Curation Nation

Kristina Halvorson

Curation! O hai, new buzzword.

Content strategists, you’re likely already talking about curation. If you’re not, here’s the general premise:

  1. There’s too much content out there.
  2. ‍Aggregating everything in one place—the “more content =  more information = more value” formula—has been an unmitigated disaster.
  3. Somebody—or something—needs to filter results to ensure that the content that’s being delivered to an individual or audience is relevant, useful, and satisfying.
  4. ‍Enter curation.

Great. We get that. This is a much better formula: curation = something or someone reviews a bunch of content (or apps) and finds the good stuff so I don’t have to.

But is that actually curation? Let us discuss.

Here’s how Dictionary.com defines it:

Late 14c., from O.Fr. curacion  from L. curationem , noun of action from curare  "to cure" (see cure)

Oh. Well. That’s not very helpful. Let’s try Oxford Dictionary for the verb, “curate”:

To select, organize, and look after the items in (a collection or exhibition).

Ah. I like where this is headed.

Lots of people have lots of ideas about content curation. Here are a few ideas I've curated (or something) from around the interwebs:

Curation works differently than simple search aggregation.  Through advanced data tracking or human intervention, or both, content can be refined so as to be more pertinent to a given search. Rather than returning all the results, curation helps to build a collection of the most valuable results. – Mike Dilberto,Curation: It’s Not Just for Museums Anymore
If you think, as I do, that the mere act of editing adds value, does Google’s new test of human selection vs. algorithmic feed pass from the realm of “mere” aggregation into curation territory? How much value do we have to add before we call ourselves curators? – Ian Greenleigh, Am I Curating Yet?
The curator is an information chemist. He or she mixes atoms together in a way to build an info-molecule. Then adds value to that molecule. – Robert Scoble, The Seven Needs of Real-Time Curators

(I have no idea what Scoble is talking about, but as I’ve never had the opportunity to quote him in this blog before, I thought I’d jump on it here.)

If you're into curation and you want to make it a regular thing, there are some really interesting platforms in place (and more popping up) to support everything from individual to social media to enterprise content curation. And I understand why: if we’re going to invest time and energy in culling through all this content, we might as well invest money in smart tools to help us do it.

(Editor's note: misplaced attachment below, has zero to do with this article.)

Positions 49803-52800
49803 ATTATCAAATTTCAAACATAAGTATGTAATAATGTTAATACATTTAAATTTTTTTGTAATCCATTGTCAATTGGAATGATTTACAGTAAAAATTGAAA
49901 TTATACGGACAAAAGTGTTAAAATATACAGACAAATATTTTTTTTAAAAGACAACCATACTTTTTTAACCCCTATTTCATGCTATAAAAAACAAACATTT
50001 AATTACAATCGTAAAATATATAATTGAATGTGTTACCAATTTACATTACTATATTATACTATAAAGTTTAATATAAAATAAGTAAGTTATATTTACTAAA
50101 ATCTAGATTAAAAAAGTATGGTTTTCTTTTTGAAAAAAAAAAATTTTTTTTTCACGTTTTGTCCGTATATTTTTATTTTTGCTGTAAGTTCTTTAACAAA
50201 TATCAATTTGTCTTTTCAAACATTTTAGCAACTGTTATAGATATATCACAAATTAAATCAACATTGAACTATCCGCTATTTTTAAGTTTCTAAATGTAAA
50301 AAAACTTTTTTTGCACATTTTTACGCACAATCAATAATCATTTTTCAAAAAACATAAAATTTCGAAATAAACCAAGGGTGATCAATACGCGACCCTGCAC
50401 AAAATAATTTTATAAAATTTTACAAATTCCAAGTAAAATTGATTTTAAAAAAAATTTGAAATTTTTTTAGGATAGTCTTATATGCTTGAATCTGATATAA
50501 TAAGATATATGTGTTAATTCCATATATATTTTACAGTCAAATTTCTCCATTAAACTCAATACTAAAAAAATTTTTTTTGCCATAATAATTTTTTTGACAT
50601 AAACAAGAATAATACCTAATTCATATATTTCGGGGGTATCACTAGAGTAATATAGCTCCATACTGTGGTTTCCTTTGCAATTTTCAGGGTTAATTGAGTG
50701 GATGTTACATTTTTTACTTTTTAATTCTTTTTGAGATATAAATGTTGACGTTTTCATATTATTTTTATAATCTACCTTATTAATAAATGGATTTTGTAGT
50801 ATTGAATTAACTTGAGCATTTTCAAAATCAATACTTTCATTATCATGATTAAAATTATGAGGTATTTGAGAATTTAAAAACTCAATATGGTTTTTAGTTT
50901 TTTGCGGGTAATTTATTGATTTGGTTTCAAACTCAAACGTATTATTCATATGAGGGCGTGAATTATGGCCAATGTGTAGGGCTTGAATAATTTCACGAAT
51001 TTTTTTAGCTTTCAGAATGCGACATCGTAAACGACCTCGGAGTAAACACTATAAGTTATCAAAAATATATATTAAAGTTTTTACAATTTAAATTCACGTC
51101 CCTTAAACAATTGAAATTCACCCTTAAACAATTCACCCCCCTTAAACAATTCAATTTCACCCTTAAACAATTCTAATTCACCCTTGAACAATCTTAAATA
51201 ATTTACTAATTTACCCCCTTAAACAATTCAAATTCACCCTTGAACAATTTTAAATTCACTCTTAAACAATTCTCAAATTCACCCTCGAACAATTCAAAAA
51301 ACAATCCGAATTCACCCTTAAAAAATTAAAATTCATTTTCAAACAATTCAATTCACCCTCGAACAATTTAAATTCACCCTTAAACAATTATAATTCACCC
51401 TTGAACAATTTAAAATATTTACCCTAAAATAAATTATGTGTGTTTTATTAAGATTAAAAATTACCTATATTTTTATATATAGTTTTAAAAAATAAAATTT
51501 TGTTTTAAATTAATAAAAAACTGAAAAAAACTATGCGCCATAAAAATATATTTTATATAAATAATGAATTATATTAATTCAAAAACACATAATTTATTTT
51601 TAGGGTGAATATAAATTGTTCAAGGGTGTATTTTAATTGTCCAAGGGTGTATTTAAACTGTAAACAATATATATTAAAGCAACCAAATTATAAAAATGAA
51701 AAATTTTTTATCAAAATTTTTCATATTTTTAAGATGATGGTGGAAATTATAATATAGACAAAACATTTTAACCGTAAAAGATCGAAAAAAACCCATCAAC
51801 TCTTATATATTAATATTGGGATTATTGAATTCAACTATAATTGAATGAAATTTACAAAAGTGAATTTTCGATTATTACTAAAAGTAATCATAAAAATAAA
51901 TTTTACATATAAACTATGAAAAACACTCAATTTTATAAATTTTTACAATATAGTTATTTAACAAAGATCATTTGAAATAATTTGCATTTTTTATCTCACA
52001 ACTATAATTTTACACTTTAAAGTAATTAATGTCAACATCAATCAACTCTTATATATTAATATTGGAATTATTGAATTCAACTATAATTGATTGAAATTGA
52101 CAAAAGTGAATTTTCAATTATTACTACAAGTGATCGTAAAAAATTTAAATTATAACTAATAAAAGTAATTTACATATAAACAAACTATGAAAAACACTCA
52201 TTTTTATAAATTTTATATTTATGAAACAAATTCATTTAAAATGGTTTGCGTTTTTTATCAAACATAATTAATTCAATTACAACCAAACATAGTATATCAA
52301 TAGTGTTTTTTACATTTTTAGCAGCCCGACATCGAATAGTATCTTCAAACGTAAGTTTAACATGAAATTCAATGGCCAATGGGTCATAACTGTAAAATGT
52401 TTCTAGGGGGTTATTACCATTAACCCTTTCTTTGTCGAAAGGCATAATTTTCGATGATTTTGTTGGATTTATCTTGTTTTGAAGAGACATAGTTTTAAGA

Now. There are some folks who believe that content creation "may not result in measurably better content than content curation.” Still others believe the idea of “curation” is a huge copout that allows us to continue to ignore the content mess we’ve gotten ourselves into. Or, as Mike Kane says in his post, Curation: A Dead Idea of Dead Thinking:

“Curation” and “curator” are the new buzzwords the dying dinosaurs of oldthink print publishing are clinging to just like overboarded Titanic passengers clung to skimpy lifebuoys in the freezing waters of the North Atlantic.

(Mmmmm. Delicious mixed metaphors.) Oh, also? You are not a curator:

You are, at best, a filter. You may make a name for yourself by excelling at some kind of selection process, but you are not a curator. “Curator” does not mean “I have good taste”. That just makes you some kind of fleshy gauze for the rest of us. The good come to us whilst all the pus and snot that came through your information media streams stay on your side. You are a makeshift step before a more advanced algorithm is invented.

Dude.

As usual, our position here at Brain Traffic is this: we don’t care what you call it. If it’s needed, just do the work. And I think this activity of content curation is much needed.

As content strategists, it is in fact our job to sort through the wasteland of content—both online and within the organizations we serve—to find the really valuable assets, to organize them in meaningful ways, and to ensure they’re properly cared for over time.

That’s my take on this whole curation situation. What’s yours?